Also, fruit pastries, for breakfast. These are my people.

I love Italian breakfast.

We took the water taxi to Positano for some fun, lunch, and to see the sites.

The coastline is magical and completely vertical.

I was amazed by the density. Enchanted by the architecture. In awe of the natural beauty.

We walked to the top of the town, dripping with other Americans around our age, doing what we were doing, and it didn’t bother me one bit. Everything about everything was charming and new and delicious.

Lemon slushies, yes, please.

There are cats everywhere. The city pays for twenty of them, covers their  expenses and keeps them healthy. I loved sharing the remains of my meal with them. They liked me, too.

We hung out on the docks for a while, waiting for our boat back to the hotel. This class of local high-schoolers on a camping trip warmed my heart.

Just like old times, Sequoyah!


This little secret cove can’t be seen from the hotel, but there are six restaurants tucked in here, and we got to three of them!

I had a simply grilled sea bass under that blue awning cooked by an eighty-five year old lady chef. It was the first of many, and also the most delicious.

We watched brave fishermen in tiny little boats night-fishing for cuttlefish.

It didn’t look very safe, but it’s the way its always been done.

Also, loved this. In all the hotels, the room key had to be inserted into this thing-a-ma-bob for the electric to go on in the room. Likewise, the air conditioning would turn off if the door was open. Very clever Italy, I like it. Good practices.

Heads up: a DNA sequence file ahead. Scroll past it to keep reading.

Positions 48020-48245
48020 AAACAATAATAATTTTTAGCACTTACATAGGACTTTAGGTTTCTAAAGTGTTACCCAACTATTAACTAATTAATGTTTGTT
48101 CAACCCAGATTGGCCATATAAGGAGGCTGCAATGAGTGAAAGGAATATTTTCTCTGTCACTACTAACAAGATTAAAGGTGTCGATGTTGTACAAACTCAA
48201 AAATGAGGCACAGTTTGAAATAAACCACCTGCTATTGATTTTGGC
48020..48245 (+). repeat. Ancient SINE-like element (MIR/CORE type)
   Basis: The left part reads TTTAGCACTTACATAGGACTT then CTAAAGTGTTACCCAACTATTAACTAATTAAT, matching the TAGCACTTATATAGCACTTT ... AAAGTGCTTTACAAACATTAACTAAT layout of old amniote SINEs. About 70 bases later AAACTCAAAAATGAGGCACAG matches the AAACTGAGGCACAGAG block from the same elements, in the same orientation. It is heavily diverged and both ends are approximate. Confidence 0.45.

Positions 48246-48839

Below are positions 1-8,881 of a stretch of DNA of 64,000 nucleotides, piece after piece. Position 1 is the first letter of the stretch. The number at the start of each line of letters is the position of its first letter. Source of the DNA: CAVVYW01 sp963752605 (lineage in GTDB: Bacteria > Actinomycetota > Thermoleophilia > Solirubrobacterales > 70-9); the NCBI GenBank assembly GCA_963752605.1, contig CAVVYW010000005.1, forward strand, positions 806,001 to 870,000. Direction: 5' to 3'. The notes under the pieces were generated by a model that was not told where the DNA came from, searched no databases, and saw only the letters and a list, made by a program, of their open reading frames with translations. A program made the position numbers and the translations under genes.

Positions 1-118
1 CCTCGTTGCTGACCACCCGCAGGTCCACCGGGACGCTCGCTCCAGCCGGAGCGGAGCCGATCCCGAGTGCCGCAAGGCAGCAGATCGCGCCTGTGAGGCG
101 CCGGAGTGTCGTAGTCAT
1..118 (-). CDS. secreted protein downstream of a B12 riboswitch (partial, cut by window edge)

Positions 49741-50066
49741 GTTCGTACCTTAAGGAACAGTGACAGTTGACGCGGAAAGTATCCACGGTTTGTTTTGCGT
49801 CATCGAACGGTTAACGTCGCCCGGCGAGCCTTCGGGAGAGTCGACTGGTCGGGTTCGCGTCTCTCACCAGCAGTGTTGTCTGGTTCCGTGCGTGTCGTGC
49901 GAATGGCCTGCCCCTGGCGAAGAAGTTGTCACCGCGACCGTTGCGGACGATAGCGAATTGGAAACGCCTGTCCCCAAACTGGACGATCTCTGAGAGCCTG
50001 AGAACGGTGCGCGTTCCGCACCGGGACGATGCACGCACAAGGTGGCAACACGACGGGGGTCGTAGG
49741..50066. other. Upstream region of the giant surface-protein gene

Our stay at our new favorite hotel, the Onda Verde was short, and oh so very sweet, only two nights.

Then we were off to The Reginna Palace Hotel in  Maiori, to meet up with the food tour crew, and old friends!

We had a light lunch while everyone drizzled in and introduced themselves – an even split between CA & PA people.

 They grilled Provolone (which is aged mozzarella) in between lemon leaves. Don’t eat the leaves! Except the little ones. (lemons are everywhere)

We had a dessert demonstration by the local celebrity in the town square the first night. The locals were thrilled to see him in action.

Lemon Delight is his creation, a nod to the Amalfi lemon!

Johnny and I took a dip in the sea when we arrived a wee bit early, and also did some shopping. I found  some things I like.

We ended the evening as we did the next nine nights, together around the table.

Let the eating begin!! But… there’s so much more.

So many stories about the people.

I’ll tell you about the handmade shoes, next…